Science & technology
Smart shirt knows when you're not up to snuff
Publish Date: Jan 13, 2014
Smart shirt knows when you're not up to snuff
  • mail
  • img
newvision

by Glenn CHAPMAN

 
LAS VEGAS, January 10, 2014 (AFP) - French fashion is getting smarter with the help of fabric woven with micro-sensors that can reveal when someone is weary or unwell.
 
France-based Cityzen Sciences was at the Consumer Electronics Show on Friday with shirts made of "Smart Sensing" material that reads body heat, heart rate, motion and location.
 
"The fabric can be made into any clothing; gloves, shirts, pants, you name it," said Gilbert Reveillon, international managing director at Cityzen, the lead company in a consortium that created the material.
 
"It is the first time ever that we managed to mix these two industries, embedding sensors into textile."
 
Sensors in the shirt capture data about a wearer and transmit the information through a small battery-powered unit sewn discretely where a label typically goes.
 
The data is sent in real-time wirelessly to a smartphone, where an application charts it in a timeline and alerts people to potential physical problems.
 
The application can show if a wearer is tired or stressed, or even if a coming heart attack is coming, according to Reveillon.
 
"You can't prevent a heart attack from happening, but you could definitely detect it hours, or even days, ahead of it taking place," Reveillon told AFP.
 
"On the field, a coach could tell when a member of the team has been running over capacity and put in a fresh player."
 
The material was developed in collaboration with major French sports teams as well as members of the health industry.
 
The Cityzen smart shirt was honored for innovation at a first-ever digital health summit at CES.
 
"This really does seem like science fiction," Everyday Health chief operating officer Paul Slavin quipped after presenting Cityzen a top award for innovation.
 
Everyday Health, a digital health company, sponsored the prize.
 
A member of the Cityzen team wore the shirt while venturing for more than an hour along the famed Las Vegas strip, with his smartphone revealing how his body handled the outing.
 
"The Las Vegas street definitely increases the heartbeat," Reveillon said. "The vibes are very positive."
 
The smart fabric can be laundered and ironed without worry.
 
"In two years' time, by washing it, you will recharge the batteries," Reveillon promised.
 
The material was said to cost about 30 to 40 percent more than commonly used fabric.
 
The fabric was expected to be in commercial products late this year.
 
"It will be worldwide, either medical or sports," Reveillon said.
 
"Our proposal is to imbed micro-sensors now, nano-sensors soon, into any fabric."
 
Potential uses of the material will only be limited by the creativity and talent of software savants making applications that analyze and react to what is learned about wearers.
 
"A child could be wearing this shirt and, if a mother sees his heart rate and temperature jump, she can call him home and even watch the path he takes," Reveillon said.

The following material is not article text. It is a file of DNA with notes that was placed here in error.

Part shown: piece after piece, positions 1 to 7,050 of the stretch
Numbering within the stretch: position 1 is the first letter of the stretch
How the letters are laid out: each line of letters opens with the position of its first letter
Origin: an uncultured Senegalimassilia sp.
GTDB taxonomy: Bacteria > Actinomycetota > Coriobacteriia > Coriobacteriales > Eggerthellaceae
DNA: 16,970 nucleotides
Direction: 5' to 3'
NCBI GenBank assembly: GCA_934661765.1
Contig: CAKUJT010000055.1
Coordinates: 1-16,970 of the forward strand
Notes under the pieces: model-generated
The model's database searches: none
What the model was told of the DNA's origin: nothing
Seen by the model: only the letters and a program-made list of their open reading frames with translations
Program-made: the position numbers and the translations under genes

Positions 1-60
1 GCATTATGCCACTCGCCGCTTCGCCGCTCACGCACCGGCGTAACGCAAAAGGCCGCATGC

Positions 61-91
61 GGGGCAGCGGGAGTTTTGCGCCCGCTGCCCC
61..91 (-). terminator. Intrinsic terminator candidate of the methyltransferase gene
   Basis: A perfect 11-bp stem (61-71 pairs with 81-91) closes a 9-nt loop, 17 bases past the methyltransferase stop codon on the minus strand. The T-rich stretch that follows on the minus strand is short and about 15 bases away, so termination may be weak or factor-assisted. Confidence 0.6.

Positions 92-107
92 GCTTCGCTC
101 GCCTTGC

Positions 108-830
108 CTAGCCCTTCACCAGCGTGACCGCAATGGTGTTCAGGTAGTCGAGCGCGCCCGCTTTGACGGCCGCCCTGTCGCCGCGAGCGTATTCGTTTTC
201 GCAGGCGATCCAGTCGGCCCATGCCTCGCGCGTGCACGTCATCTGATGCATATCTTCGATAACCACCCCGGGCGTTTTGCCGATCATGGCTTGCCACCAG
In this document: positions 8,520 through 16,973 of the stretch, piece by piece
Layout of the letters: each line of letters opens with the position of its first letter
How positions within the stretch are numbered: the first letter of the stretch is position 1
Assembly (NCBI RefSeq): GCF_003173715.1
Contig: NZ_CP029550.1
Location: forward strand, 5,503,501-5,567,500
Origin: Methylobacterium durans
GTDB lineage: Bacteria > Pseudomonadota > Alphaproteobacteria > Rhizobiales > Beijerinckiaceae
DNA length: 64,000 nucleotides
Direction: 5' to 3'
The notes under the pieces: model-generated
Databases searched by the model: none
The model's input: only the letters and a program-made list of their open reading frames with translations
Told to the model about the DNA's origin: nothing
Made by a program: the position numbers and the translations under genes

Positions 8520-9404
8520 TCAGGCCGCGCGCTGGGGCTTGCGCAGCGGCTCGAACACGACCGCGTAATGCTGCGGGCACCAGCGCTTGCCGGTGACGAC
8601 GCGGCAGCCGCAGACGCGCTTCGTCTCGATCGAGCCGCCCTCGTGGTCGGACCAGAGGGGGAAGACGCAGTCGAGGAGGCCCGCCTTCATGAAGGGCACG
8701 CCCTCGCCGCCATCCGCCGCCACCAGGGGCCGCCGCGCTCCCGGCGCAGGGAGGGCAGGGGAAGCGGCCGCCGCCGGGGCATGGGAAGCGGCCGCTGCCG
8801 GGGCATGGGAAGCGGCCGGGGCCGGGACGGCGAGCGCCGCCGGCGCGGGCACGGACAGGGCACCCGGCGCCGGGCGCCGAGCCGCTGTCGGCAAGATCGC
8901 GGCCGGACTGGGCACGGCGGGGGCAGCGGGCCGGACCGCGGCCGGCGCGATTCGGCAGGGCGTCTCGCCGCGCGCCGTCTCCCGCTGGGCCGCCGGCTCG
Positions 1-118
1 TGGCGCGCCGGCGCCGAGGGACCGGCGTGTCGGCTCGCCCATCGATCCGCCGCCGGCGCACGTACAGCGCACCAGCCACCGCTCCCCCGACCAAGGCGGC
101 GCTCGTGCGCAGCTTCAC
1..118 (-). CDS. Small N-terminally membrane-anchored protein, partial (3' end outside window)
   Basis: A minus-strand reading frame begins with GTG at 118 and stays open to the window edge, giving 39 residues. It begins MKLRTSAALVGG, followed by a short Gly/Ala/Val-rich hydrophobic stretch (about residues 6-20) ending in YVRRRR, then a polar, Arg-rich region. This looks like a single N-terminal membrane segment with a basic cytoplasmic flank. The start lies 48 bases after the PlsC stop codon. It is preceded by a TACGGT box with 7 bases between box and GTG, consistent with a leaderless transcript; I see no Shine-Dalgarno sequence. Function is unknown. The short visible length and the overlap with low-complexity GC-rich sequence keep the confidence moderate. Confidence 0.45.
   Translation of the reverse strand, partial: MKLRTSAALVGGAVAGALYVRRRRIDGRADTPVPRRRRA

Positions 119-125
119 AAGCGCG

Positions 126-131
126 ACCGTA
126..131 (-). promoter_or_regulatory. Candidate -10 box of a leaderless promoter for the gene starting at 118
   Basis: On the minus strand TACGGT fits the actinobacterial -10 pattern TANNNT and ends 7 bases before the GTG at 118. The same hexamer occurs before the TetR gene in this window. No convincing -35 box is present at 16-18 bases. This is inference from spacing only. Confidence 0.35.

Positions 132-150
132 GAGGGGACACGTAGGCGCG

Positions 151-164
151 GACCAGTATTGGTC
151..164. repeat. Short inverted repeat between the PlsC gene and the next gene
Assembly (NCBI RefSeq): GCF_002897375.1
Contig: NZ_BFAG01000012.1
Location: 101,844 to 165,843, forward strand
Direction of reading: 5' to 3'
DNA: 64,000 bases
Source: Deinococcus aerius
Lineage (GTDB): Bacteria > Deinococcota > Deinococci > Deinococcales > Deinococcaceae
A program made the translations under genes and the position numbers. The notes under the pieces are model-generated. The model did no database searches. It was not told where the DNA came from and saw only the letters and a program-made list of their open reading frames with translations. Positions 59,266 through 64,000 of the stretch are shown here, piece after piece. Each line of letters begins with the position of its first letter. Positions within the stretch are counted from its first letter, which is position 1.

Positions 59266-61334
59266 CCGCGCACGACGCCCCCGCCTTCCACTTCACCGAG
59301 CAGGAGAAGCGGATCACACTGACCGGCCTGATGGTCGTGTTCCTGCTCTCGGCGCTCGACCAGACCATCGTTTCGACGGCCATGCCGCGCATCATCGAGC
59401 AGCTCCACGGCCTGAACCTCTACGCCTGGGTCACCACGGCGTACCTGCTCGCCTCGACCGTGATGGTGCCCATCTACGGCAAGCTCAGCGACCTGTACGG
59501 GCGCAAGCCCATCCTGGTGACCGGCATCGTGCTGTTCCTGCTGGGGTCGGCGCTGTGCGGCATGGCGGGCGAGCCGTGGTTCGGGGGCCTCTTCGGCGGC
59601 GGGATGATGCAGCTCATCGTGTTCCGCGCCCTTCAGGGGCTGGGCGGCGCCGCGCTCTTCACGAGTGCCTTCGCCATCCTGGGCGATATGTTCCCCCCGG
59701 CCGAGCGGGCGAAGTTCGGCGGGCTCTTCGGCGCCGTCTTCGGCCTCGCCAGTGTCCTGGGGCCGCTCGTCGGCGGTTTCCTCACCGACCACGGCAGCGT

The Smart Sensing consortium is backed, in part, by the French government.
 
The fabric is part of a hot trend of putting low-cost sensors in anything from light fixtures to jewelry or the soles of shoes to make environments adapt to or provide feedback regarding what people want or do.
 

The statements, comments, or opinions expressed through the use of New Vision Online are those of their respective authors, who are solely responsible for them, and do not necessarily represent the views held by the staff and management of New Vision Online.

New Vision Online reserves the right to moderate, publish or delete a post without warning or consultation with the author.Find out why we moderate comments. For any questions please contact digital@newvision.co.ug

  • mail
  • img
blog comments powered by Disqus
Also In This Section
Hackers trick way into ICANN computers
The private agency that acts as a gatekeeper for the Internet on Wednesday said that hackers tricked their way into its computers....
Venus probe ends after it runs out of fuel
The space probe that spent eight years carrying out a detailed analysis of Venus is out of fuel, and is set to die....
Dutch privacy watchdog probes Facebook
A Dutch government-affiliated watchdog has said it is probing changes in Facebook's privacy policy, the latest skirmish in a wider fight over the commercial use of online personal data...
NASA finds evidence of
METHANE, a gas that on Earth comes mainly from living organisms, has been measured for the first time making a sudden spike on Mars, leaving scientists puzzled about its origin...
Google constitution archive adds Arabic documents
GOOGLE'S online archive of the world's constitutions on Monday launched an Arabic-language version with searchable documents from 54 countries...
Microsoft
MICROSOFT announced a new step toward real-time translation, launching a Spanish-English test program using its Skype messaging service...
What is causing the rise in Early child marriages?
Decaying social structures
Poor Education
None of the above
follow us
subscribe to our news letter